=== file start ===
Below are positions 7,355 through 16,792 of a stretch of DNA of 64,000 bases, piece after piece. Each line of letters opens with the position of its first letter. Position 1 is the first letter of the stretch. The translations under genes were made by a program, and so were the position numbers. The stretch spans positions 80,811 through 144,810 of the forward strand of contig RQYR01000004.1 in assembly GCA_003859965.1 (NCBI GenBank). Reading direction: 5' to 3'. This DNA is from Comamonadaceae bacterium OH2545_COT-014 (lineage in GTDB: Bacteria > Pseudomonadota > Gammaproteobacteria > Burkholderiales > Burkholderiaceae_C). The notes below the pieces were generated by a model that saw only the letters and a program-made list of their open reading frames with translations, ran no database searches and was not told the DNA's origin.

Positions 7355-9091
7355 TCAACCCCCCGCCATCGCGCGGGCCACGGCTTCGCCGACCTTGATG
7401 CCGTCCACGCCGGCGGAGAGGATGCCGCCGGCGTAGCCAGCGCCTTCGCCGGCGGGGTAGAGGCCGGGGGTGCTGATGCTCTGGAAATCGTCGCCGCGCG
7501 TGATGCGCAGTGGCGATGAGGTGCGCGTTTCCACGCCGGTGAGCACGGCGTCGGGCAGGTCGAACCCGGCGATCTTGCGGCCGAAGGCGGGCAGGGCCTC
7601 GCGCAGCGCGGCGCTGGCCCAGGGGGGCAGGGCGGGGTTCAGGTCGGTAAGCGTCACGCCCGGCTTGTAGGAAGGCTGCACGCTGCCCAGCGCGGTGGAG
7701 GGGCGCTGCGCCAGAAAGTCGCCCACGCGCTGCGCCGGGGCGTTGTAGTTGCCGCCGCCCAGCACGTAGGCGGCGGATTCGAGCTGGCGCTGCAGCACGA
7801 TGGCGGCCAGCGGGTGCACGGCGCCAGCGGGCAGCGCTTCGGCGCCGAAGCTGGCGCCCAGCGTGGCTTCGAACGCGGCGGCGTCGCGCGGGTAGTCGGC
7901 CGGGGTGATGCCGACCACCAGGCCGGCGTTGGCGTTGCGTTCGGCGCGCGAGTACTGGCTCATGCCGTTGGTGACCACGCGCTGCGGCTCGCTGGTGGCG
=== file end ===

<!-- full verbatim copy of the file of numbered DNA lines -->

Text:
Below are positions 7,355 through 16,792 of a stretch of DNA of 64,000 bases, piece after piece. Each line of letters opens with the position of its first letter. Position 1 is the first letter of the stretch. The translations under genes were made by a program, and so were the position numbers. The stretch spans positions 80,811 through 144,810 of the forward strand of contig RQYR01000004.1 in assembly GCA_003859965.1 (NCBI GenBank). Reading direction: 5' to 3'. This DNA is from Comamonadaceae bacterium OH2545_COT-014 (lineage in GTDB: Bacteria > Pseudomonadota > Gammaproteobacteria > Burkholderiales > Burkholderiaceae_C). The notes below the pieces were generated by a model that saw only the letters and a program-made list of their open reading frames with translations, ran no database searches and was not told the DNA's origin.

Positions 7355-9091
7355 TCAACCCCCCGCCATCGCGCGGGCCACGGCTTCGCCGACCTTGATG
7401 CCGTCCACGCCGGCGGAGAGGATGCCGCCGGCGTAGCCAGCGCCTTCGCCGGCGGGGTAGAGGCCGGGGGTGCTGATGCTCTGGAAATCGTCGCCGCGCG
7501 TGATGCGCAGTGGCGATGAGGTGCGCGTTTCCACGCCGGTGAGCACGGCGTCGGGCAGGTCGAACCCGGCGATCTTGCGGCCGAAGGCGGGCAGGGCCTC
7601 GCGCAGCGCGGCGCTGGCCCAGGGGGGCAGGGCGGGGTTCAGGTCGGTAAGCGTCACGCCCGGCTTGTAGGAAGGCTGCACGCTGCCCAGCGCGGTGGAG
7701 GGGCGCTGCGCCAGAAAGTCGCCCACGCGCTGCGCCGGGGCGTTGTAGTTGCCGCCGCCCAGCACGTAGGCGGCGGATTCGAGCTGGCGCTGCAGCACGA
7801 TGGCGGCCAGCGGGTGCACGGCGCCAGCGGGCAGCGCTTCGGCGCCGAAGCTGGCGCCCAGCGTGGCTTCGAACGCGGCGGCGTCGCGCGGGTAGTCGGC
7901 CGGGGTGATGCCGACCACCAGGCCGGCGTTGGCGTTGCGTTCGGCGCGCGAGTACTGGCTCATGCCGTTGGTGACCACGCGCTGCGGCTCGCTGGTGGCG